Ravi Ragbir came to the United States from Trinidad and Tobago in 1991. Last month, he had his first immigration check-in under the Trump administration. These appointments have been a fact of his life for nearly a decade, but this time he was ordered to return to the Immigration and Customs Enforcement field office in New York City 34 days later with proof that he had applied for travel documents with Trinidad and Tobago’s consulate. Ragbir took it as an ominous sign.
Ragbir and his wife, Amy Gottlieb, are one of many families across the country in a state of limbo, arranging their lives between check-ins, unsure if their loved one will walk out again.
This is their last 34 days.
“I need to take a break.” Amy Gottlieb’s voice is quiet, partly because we are in a church and partly because she is tired and doesn’t want to be interviewed. People around her are eating, but the paper plate she’s holding is collecting grease from an untouched slice of pizza. “Can you email me next week?” she asks. “Maybe we can talk then.”
It is an unseasonably mild afternoon in early March, and Gottlieb spent it waiting to find out if her husband, Ravi Ragbir, would be detained by Immigration and Customs Enforcement. It was not a private moment, and it wasn’t supposed to be. Ragbir and his defense team had organized a support rally to take place just before his check-in at the ICE field office in Lower Manhattan. It’s a decision they’ve both made, to live this experience in public.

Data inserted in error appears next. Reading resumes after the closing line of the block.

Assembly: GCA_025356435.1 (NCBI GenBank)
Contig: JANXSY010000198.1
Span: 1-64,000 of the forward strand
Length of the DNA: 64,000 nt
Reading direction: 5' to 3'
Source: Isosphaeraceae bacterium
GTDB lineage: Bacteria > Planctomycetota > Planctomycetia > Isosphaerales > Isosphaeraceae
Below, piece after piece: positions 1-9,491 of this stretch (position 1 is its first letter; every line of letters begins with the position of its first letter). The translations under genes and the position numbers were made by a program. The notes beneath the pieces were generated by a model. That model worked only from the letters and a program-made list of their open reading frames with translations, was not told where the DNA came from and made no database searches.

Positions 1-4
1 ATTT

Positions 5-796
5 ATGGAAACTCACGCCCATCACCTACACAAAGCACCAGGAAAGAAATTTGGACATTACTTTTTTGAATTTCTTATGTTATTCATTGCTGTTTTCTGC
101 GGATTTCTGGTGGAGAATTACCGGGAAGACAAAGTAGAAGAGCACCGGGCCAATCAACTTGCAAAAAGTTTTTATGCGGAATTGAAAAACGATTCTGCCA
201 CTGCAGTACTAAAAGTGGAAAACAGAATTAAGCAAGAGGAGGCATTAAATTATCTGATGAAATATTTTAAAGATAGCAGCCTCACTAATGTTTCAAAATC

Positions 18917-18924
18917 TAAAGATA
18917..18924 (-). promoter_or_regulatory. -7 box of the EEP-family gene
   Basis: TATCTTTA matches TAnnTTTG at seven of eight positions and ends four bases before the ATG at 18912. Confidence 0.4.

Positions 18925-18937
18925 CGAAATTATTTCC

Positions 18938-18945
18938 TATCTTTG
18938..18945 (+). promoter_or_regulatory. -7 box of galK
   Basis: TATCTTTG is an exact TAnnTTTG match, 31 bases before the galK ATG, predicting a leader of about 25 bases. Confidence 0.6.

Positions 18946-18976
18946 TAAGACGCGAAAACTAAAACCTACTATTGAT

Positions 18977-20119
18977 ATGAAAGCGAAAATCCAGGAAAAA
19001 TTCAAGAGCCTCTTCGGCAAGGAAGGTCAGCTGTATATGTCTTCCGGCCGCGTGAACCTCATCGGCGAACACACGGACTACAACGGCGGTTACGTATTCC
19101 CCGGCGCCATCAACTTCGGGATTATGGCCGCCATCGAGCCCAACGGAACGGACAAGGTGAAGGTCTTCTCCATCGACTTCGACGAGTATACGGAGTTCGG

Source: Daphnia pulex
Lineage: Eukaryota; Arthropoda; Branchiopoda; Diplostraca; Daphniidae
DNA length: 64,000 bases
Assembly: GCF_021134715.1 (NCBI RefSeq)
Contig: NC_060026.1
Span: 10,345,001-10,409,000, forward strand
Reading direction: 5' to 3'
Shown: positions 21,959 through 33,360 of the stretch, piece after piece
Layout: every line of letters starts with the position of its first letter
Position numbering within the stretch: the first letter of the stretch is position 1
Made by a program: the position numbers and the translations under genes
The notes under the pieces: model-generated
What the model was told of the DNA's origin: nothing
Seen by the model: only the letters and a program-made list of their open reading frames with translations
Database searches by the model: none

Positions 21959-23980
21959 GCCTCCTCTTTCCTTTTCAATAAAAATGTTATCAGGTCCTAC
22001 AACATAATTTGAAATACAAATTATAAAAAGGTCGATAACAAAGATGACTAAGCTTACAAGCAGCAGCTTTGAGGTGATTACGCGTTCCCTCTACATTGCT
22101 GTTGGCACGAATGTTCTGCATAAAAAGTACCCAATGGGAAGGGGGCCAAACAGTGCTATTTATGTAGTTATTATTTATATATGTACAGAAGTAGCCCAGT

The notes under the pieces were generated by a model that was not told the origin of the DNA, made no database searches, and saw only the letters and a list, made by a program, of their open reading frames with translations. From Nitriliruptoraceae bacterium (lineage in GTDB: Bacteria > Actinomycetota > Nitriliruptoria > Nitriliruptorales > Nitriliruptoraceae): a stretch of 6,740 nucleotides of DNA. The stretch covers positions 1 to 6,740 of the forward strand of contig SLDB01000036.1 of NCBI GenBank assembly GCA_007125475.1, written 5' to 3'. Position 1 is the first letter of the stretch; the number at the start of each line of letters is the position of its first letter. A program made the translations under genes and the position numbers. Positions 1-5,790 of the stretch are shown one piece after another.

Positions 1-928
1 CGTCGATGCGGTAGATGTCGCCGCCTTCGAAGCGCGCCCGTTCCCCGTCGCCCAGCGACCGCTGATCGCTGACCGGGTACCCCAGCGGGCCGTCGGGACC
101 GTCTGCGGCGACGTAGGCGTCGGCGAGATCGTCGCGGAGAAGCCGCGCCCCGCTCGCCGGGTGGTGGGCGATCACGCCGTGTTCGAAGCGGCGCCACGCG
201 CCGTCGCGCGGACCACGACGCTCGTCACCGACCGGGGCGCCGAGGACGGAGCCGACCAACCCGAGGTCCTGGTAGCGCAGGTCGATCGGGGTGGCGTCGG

Religious leaders and members of the New York City Council gathered on the steps of Foley Square that morning to praise Ragbir as an essential part of his community—he is the executive director of the New Sanctuary Coalition and a long-term presence in the local immigrant rights movement—while the crowd of more than 100 people chanted “Ravi, Ravi, ra, ra, ra” in a clumsy rhythm.
When Ragbir emerged again a little more than 40 minutes later, he announced that he had been told to return the following month with proof that he started the process of preparing his travel documents with Trinidad and Tobago’s consulate. The reasons why were unclear, but the development felt ominous. “I have to go through this again. I have this knife, this guillotine over my neck,” he says. This is among the many strange things about the immigration system—you always need papers, even if it’s for removal.
Afterwards, a smaller group walks with the couple back to a nearby church. After a brief prayer, people eat pizza and ask what might happen next. No one has a real answer, but there is paperwork to be filed and calls to be made. It was a small victory to walk out of that morning appointment, a member of his defense team explains. But another clock has started: 34 days.
At the church, Gottlieb excuses herself to take a seat. “I’m going to eat this now,” she says, raising the limp plate as a wave goodbye.